People have often asked me how I make decisions at pre-seed when there is no information.

@HustleFundVC we invest pre-revenue (I don't care about traction at all).

A thread >>
1) At a high level, the startup idea matters a lot.

In fact, I personally think (and my own teammates will certainly debate me on this) the idea matters more than the founders. 😮

(Que the tomato throwing)
2) This is NOT to say founders don't matter. They DEFINITELY DO. There's something special when amazing founders work on amazing business ideas.
3) But, I've just seen so many amazing founders - almost because they're so amazing - make a bad idea work out mediocrely successfully when if they had been working on a great idea, it would have gone spectacularly.

It is always more fun to push a boulder downhill than uphill.
4) As a result, there are a lot of amazing founders I'd love to back if they were doing something else. This is one reason why I might pass on a business but then later invest post-pivot. I'm honored when a founder comes back to me with a new idea.
5) On the flip side, I've also seen founders whom I thought were "just ok" do wonders with a fantastic idea. Product market fit is a spectacular thing.

These founders can attract a lot of talent, because the business has a lot of market pull.
6) Another nuance around "the idea matters" is that our fund size dictates *what* ideas work well for *our fund*.

There are a lot of companies that have great ideas but will need a LOT of capital. That's probably not a good fit for a microfund.
7) So just because I pass because of the idea does not mean the idea is bad. It could just be a bad fit.
8) Ok, so on to the meat of it -- what makes for a "good idea" in software?

We're in an age where cust acq is often the most important factor. Tech is largely commoditized. There are definitely exceptions, but I believe marketing is eating the world:…
9) What makes for good customer acquisition?

Low cost to acquire customers (CAC). High lifetime value (LTV). Shorter sales cycles.

All at scale.

Very simple but I've done a LOT of marketing in my life, and it's hard to find a business that has all these characteristics.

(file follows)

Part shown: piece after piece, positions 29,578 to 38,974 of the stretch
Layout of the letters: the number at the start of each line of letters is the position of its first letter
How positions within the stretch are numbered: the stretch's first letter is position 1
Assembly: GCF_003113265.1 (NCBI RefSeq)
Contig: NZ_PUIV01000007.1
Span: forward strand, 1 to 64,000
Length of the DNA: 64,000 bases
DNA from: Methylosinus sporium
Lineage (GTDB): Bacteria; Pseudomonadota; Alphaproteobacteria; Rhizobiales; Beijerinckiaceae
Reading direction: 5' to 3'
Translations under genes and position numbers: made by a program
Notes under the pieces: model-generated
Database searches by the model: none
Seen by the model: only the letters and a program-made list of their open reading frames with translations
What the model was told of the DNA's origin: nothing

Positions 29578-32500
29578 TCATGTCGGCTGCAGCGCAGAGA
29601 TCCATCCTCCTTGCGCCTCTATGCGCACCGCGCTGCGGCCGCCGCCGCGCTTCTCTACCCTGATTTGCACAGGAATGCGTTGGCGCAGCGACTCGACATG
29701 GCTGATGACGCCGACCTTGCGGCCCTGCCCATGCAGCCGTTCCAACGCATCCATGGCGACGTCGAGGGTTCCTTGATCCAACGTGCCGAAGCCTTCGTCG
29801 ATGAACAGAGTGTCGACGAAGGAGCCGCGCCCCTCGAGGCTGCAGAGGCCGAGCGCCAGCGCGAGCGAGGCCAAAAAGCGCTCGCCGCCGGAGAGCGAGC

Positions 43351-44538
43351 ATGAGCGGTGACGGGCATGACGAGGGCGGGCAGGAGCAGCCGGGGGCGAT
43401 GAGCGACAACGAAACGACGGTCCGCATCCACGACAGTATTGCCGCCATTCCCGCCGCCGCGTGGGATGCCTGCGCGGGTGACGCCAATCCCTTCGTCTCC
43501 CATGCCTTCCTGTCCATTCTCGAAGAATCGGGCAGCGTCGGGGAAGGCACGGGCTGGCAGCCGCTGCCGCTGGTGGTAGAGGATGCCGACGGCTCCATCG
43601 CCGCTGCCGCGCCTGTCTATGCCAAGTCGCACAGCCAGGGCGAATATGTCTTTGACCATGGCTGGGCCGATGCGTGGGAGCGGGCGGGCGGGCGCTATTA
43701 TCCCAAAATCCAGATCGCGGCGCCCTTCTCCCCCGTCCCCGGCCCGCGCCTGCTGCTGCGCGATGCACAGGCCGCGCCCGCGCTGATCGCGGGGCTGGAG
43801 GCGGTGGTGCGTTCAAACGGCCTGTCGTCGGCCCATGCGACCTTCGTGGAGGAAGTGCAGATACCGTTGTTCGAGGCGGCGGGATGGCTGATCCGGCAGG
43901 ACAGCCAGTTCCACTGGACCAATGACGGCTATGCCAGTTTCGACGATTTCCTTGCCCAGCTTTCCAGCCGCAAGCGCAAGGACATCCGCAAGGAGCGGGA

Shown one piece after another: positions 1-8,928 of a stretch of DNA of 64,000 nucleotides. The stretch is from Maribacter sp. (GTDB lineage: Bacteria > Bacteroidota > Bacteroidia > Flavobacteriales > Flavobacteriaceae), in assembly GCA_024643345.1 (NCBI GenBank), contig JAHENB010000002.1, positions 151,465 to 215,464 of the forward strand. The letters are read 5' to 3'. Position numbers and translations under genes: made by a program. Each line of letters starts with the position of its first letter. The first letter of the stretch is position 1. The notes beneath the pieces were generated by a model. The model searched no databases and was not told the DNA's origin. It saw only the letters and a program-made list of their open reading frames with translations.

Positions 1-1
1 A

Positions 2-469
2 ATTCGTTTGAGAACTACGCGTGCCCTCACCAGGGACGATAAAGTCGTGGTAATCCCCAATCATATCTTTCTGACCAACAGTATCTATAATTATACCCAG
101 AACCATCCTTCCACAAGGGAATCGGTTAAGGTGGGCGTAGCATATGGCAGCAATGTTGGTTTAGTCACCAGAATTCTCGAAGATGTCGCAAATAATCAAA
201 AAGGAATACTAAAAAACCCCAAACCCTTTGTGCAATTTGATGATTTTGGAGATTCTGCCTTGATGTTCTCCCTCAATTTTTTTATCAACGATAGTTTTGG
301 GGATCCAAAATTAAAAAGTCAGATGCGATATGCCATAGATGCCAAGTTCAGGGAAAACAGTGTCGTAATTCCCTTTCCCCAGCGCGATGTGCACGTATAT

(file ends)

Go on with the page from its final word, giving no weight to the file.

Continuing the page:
10) So through gut feeling, I think through for a given biz if I think it will have those characteristics.

Let's talk about CAC. CAC is driven by competition. Direct competitors as well as indirect.
11) Competitors run up CAC in mktg channels. As well as in mindshare.

For example, everyone gets TONs of emails. Which ones do you read? The Macy's newsletter might get archived while @MorningBrew doesn't. They don't do the same thing at ALL but your mindshare is limited.
12) Channels matter. If you're launching a mobile app, how are you going to rise above the noise of all other apps -- even the ones that are different?

It's not to say it can't be done - e.g. Clubhouse has risen above the noise in a crowded channel. But you need a clear path.
13) So if a co is in a noisy / crowded channel. How will it compete?

Let's take Clubhouse. Their CAC has to be super low. They were able to rise above the noise because their VCs were their evangelists who brought in famous ppl. And everyone else wanted in to hang out.
14) Some qs I ask myself: if you're competing in ad channels, will the CAC be high or low at scale? Are there a lot of companies going after that same audience in the ad channels? CAC only goes up in these channels.
15) Same for SEO - is there heavy competition?

Although CAC tends to go DOWN in SEO because you pay for writing / links once and hopefully traffic over time brings the CPA down, heavy competition can still keep CAC quite high.
16) Partnerships: is the product / solution unique enough to be able to partner (or do outbound sales)? To rise above the noise for attention and keep CAC low-ish.
17) So that's the thought process that goes through my head re: CAC.

Then there's the other side of the equation - LTV.
18) Could this solution be valuable enough so that someone will pay a lot for this? and often? And how valuable? Or is it just a nice to have. Or maybe only use for a short period of time.

Retention is a big factor and high retention drives up LTV.
19) Now keep in mind, these are all just mind games that go through my head. When I meet a company, I don't care what their LTV or CAC is (if they even know) because it's pre-seed and not at scale.

CAC and LTV change dramatically over time.
20) Lastly sales cycle -- this is more of a factor of fund size. Enterprise software companies w long sales cycles can do REALLY WELL. But if I'm writing a $25k check and no one funds a co for another 2 yrs, will it survive long enough until the first real customers come in?
21) Sometimes the answer is yes - and in these cases, I care a lot about team scrappiness. Often the answer is no -- the company will die without a big round.

In which case, it may be a great idea but not great for our fund size.
22) A lot of this subjective guessing is based on having seen a lot of customer acquisition. So what areas tend to have a lot of these characteristics?
23) A few thoughts:

-Really unique offerings (where the critique is often that there is no mkt or that no one will use this)
-Emerging mkt opportunities (where there isn't a lot of software)
-Non-english language marketing channels are generally not competitive

24) (cont)
-Products conducive to celebrity evangelists
-Products where the UX / design / engr is 10x better than competitors in a field where this matters (generally selling to techies)

What the unit economics *could be* at scale is how I think about pre-seed startups.
25) Final thought:

This is just how *I* think about pre-seed startups. Even my business partners @HustleFundVC evaluate startups in a different way. And that's great - there's no right or wrong.

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